Kawasaki disease is a rare childhood illness that involves the inflammation of the blood vessels. This is also called mucocutaneous lymph node syndrome because it also affects the lymph nodes, skin, and the mucous membrane inside the mouth, nose, and throat. The symptoms can be severe for several days and can look scary to parents. But then most children return to normal activities.

The disease was first described in Japan by Tomisaku Kawasaki in 1967, and the first cases outside of Japan was reported in Hawaii in 1976. The disease occurs most often in children of Asian and Pacific Island descent, and more likely to affect more boys than girls. The disease is most common in children ages 1 to 2 years and is less common in children older than age 8. It does not spread from child to child.

The cause is unknown, but scientists believe that there is a link between bacteria, viruses, or other environmental factors. The body’s response to a virus or infection combined with genetic factors may cause the disease.

Kawasaki disease can harm the coronary arteries, which carry blood to the heart muscle. Most children who are treated recover from the disease without long-term problems. Your doctor will watch your child for heart problems for a few weeks to a few months after treatment.

Kawasaki disease is a leading cause of acquired heart disease in children. When inflammation of the blood vessels to the heart occurs, it weakens the vessels and may cause it to bulge, known as aneurysm. Aneurysms can increase the risk of blood clots that could lead to heart attack or internal bleeding.

The symptom of Kawasaki disease manifest in different phases.

Symptoms of Kawasaki disease include:

First phase:

  • A fever higher than 102.2 F (39 C) lasting at least 5 days.
  • Red eyes.
  • A rash in the trunk and in genital area.
  • Swollen, red, cracked lips and tongue (strawberry tongue).
  • Swollen, red feet and hands.
  • Swollen lymph nodes in the neck.
  • Irritability

Second phase:

  • Peeling of the skin in the hands and feet
  • Joint pain
  • Diarrhea
  • Vomiting
  • Abdominal pain

Third phase:

Signs and symptoms slowly go away unless complications develop.

Get medical help right away if your child has symptoms of Kawasaki disease. Early diagnosis and treatment can often prevent future heart problems.


Kawasaki disease can be hard to diagnose, because there is no specific test for it. Your doctor may diagnose Kawasaki through the signs and symptoms of the child and by ruling out similar diseases that can manifest similar to Kawasaki.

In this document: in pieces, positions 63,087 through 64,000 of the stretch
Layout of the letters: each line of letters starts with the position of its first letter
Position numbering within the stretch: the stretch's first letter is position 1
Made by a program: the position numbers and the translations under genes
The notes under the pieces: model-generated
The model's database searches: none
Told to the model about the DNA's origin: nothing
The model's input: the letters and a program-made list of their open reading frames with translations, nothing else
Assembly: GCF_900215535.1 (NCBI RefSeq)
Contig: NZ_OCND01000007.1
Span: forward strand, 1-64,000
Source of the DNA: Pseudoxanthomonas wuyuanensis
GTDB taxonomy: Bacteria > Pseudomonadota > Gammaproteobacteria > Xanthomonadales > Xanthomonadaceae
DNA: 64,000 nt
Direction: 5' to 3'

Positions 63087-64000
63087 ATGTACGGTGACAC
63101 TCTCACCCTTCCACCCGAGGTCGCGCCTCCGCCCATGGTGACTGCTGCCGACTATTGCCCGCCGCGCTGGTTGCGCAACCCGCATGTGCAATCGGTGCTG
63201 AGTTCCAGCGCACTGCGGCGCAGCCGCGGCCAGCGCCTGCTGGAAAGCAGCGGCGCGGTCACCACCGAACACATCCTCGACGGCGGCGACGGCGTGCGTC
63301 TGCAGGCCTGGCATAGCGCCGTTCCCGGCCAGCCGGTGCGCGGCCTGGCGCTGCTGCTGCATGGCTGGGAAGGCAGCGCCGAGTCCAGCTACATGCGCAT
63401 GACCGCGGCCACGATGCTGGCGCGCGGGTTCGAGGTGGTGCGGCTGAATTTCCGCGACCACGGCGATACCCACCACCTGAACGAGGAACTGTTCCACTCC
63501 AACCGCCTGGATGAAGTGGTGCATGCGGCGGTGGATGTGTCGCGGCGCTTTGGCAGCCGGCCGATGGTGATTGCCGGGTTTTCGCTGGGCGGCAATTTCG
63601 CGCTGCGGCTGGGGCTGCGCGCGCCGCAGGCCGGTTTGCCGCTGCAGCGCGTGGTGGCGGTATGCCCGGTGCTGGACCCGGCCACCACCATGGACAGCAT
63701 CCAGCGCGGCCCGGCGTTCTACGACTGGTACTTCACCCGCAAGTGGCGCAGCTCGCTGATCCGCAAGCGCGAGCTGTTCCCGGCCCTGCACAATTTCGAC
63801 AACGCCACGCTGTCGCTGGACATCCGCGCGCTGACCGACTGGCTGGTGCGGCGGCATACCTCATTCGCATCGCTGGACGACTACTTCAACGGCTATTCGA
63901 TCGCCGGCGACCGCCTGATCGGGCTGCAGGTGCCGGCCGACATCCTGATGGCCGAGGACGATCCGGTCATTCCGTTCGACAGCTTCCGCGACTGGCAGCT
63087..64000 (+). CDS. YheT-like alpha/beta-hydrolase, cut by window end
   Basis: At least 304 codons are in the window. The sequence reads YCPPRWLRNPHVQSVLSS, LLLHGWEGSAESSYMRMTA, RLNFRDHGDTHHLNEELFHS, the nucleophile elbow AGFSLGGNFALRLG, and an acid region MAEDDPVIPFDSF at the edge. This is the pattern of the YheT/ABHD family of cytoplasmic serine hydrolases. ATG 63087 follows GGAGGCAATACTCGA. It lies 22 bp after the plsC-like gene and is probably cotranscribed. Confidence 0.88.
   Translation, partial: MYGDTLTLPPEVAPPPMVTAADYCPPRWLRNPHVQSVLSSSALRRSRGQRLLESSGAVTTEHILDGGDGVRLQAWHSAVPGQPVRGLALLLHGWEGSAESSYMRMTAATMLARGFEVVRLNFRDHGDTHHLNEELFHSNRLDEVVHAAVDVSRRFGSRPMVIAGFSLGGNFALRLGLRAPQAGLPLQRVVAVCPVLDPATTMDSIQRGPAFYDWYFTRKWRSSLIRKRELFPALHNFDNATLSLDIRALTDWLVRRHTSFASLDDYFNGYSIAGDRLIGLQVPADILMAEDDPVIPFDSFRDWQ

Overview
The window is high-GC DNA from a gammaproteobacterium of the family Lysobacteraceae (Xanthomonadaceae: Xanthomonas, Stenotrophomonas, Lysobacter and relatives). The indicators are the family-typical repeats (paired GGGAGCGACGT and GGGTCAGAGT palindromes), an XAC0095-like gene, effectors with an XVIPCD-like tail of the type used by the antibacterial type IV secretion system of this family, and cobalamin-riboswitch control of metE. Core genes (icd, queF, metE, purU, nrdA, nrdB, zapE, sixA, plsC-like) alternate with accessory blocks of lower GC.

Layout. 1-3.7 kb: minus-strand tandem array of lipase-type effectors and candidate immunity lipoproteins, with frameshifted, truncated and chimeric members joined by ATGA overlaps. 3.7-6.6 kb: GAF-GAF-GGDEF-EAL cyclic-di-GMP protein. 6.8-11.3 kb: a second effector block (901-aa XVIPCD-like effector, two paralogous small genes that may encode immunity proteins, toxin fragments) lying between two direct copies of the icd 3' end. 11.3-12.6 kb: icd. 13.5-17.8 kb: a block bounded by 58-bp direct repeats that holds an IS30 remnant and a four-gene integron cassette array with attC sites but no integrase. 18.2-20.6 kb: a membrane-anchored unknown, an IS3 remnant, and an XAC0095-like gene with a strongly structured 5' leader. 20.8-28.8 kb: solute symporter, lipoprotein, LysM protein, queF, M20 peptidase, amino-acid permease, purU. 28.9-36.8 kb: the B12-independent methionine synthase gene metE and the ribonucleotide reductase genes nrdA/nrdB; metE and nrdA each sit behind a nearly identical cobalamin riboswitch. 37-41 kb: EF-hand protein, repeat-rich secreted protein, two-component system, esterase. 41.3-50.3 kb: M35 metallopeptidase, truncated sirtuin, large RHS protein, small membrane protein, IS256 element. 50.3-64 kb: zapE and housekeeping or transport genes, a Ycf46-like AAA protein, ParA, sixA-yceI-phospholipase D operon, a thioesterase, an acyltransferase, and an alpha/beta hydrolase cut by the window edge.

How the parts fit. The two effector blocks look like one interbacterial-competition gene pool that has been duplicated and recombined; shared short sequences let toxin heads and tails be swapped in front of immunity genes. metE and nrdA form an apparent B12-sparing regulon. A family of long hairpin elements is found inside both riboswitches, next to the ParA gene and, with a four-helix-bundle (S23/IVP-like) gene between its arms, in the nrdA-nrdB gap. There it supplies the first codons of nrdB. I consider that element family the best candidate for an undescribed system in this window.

The doctor may do physical examination and have your child take other tests to help in diagnosis. Tests include:

  • Urine test. To rule out other disease.
  • Blood test. To rule out other disease and detect the presence of inflammation.
  • Electrocardiogram. This is used to measure the electrical impulses of your child’s heartbeat and detect heart complications.
  • Echocardiogram. This shows ho well the heart is functioning.
  • Chest X-ray. This shows whether the disease has affected the heart.

After your child gets better, he or she will need checkups to watch for heart problems.



The goals of treatment include:

  • Reducing fever and inflammation to improve symptoms
  • Preventing the disease from affecting the coronary arteries

Initial treatment:

To accomplish those goals, your child’s doctor may recommend:

  • Immunoglobulin (IVIG) medicine. This is given through a vein (intravenous, or IV) to reduce inflammation of the blood vessels.
  • High doses of Aspirin to help pain and fever and to lower the risk of blood clots and inflammation.

Because of the risk of serious complications, initial treatment for Kawasaki disease usually is given in a hospital.

Long-term care and treatment:

Aspirin therapy is often continued at home. Because of the risk of Reye syndrome, do not give aspirin to your child without talking to your doctor. If your child is exposed to or develops chickenpox or flu (influenza) while taking aspirin, talk with your doctor right away.

If the disease causes heart problems, your child may need more treatment and follow-up tests. When Kawasaki disease affects the coronary arteries, they may expand and twist. If this happens, your child’s doctor may prescribe blood-thinning medicines (for example, warfarin). These medicines help prevent blood clots from forming in the affected coronary arteries.

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